The Roots of Behaviour in War revisited

On 28 April 2016, the ICRC hosted a panel discussion at the Humanitarium with some of the leading experts involved in the update of the ICRC study "The Roots of Behaviour in War". As part of the ICRC's Conference Cycle on "Generating respect for the law", the panel accompanied the first meeting of these experts in Geneva, highlighting their specific contributions, hypotheses and approaches.

In 2004, the International Committee of the Red Cross (ICRC) published a study on the 'Roots of Behaviour in War' that strongly influenced the development of new policies and practices in the ICRC aimed at strengthening respect for international humanitarian law (IHL) among soldiers and fighters. The most important shift was from a focus on disseminating knowledge of the law to one of encouraging its integration into the doctrine, training and disciplinary regimes of armed forces and groups. A decade later, an update study is underway to test the continued pertinence of the 2004 findings and recommendations to the array of armed actors with whom the ICRC interacts today. The aims of the update study are twofold: first, to test what impact the integration of norms of IHL has had on the behaviour of those fighting in vertically-organized groups; and second, to explore how norms of restraint form in horizontally-organized groups and how the ICRC might influence this.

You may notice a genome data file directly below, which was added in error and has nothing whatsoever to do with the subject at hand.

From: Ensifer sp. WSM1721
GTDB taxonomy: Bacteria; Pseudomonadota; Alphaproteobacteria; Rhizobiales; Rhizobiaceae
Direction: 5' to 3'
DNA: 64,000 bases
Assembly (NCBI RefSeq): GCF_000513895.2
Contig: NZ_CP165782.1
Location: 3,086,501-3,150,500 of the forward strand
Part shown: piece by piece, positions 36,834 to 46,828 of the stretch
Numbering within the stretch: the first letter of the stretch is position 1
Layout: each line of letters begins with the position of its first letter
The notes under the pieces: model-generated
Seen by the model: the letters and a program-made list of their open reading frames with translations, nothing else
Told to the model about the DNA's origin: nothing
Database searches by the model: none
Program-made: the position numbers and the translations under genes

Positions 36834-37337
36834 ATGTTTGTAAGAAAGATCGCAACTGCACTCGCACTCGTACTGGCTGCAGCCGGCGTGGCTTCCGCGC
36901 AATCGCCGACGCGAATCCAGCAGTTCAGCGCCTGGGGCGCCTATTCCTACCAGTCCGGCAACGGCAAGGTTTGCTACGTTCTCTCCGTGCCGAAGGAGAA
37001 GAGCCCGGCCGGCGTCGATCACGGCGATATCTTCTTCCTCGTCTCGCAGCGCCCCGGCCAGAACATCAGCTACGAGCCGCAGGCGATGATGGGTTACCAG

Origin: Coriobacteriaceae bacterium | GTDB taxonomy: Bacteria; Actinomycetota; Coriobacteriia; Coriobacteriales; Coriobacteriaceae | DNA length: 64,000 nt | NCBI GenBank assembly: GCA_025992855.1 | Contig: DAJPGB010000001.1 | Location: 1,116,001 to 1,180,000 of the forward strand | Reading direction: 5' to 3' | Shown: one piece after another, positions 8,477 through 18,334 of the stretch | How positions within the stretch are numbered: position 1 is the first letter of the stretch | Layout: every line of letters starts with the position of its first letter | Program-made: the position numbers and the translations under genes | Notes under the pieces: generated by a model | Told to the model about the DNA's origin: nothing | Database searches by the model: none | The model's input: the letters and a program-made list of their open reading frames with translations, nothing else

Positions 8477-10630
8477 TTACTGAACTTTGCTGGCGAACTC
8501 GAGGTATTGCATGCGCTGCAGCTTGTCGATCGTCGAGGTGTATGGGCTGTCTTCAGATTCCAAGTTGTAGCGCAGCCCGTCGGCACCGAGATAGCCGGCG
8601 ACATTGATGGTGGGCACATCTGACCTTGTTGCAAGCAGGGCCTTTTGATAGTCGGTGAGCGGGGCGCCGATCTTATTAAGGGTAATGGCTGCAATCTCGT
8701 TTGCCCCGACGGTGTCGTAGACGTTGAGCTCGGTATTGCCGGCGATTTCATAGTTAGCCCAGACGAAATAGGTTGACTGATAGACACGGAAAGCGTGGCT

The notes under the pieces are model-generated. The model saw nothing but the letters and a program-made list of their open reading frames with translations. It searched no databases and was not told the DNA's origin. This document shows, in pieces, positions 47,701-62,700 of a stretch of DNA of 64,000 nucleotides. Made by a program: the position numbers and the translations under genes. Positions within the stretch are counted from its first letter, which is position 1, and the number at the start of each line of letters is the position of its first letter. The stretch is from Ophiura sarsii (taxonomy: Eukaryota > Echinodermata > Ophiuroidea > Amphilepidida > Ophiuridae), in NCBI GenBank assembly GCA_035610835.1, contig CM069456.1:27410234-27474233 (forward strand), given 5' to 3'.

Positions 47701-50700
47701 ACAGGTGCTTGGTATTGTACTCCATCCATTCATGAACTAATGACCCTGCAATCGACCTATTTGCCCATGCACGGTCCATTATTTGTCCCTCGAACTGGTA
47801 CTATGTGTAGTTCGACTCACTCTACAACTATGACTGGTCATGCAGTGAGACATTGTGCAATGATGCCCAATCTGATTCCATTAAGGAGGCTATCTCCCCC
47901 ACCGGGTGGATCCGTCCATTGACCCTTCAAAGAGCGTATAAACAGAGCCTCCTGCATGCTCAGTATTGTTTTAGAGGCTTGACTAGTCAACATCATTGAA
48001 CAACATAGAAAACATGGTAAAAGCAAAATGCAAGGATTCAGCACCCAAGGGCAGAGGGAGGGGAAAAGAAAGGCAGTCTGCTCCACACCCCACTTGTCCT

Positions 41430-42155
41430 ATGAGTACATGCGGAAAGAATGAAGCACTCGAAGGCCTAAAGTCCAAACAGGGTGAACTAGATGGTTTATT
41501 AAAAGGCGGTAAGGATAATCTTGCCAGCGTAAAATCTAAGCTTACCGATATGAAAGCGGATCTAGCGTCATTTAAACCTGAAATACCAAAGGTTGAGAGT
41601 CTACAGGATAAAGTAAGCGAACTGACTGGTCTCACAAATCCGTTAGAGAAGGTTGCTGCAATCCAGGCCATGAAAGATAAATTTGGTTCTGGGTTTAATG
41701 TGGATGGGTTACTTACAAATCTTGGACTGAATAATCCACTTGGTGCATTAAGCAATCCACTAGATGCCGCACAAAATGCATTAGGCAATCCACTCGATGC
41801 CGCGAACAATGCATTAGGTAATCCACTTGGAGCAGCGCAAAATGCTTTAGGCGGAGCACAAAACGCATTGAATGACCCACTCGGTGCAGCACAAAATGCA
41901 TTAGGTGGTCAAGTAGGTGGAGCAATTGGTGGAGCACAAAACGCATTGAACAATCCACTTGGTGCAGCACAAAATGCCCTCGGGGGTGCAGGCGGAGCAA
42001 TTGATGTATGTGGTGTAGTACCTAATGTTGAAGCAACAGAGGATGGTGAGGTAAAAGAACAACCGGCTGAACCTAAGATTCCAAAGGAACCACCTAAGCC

• Fiona Terry, research coordinator, ICRC
  • Brian McQuinn, research coordinator, ICRC


  • Andrew Bell, post-doctoral research fellow
  • Francesco Gutierrez Sanin, professor, Colombia National University
  • Naomi Pendle, doctoral candidate, London School of Economics
  • Basir Feda, project officer, Berghof Foundation
  • Oliver Kaplan, assistant professor, University of Denver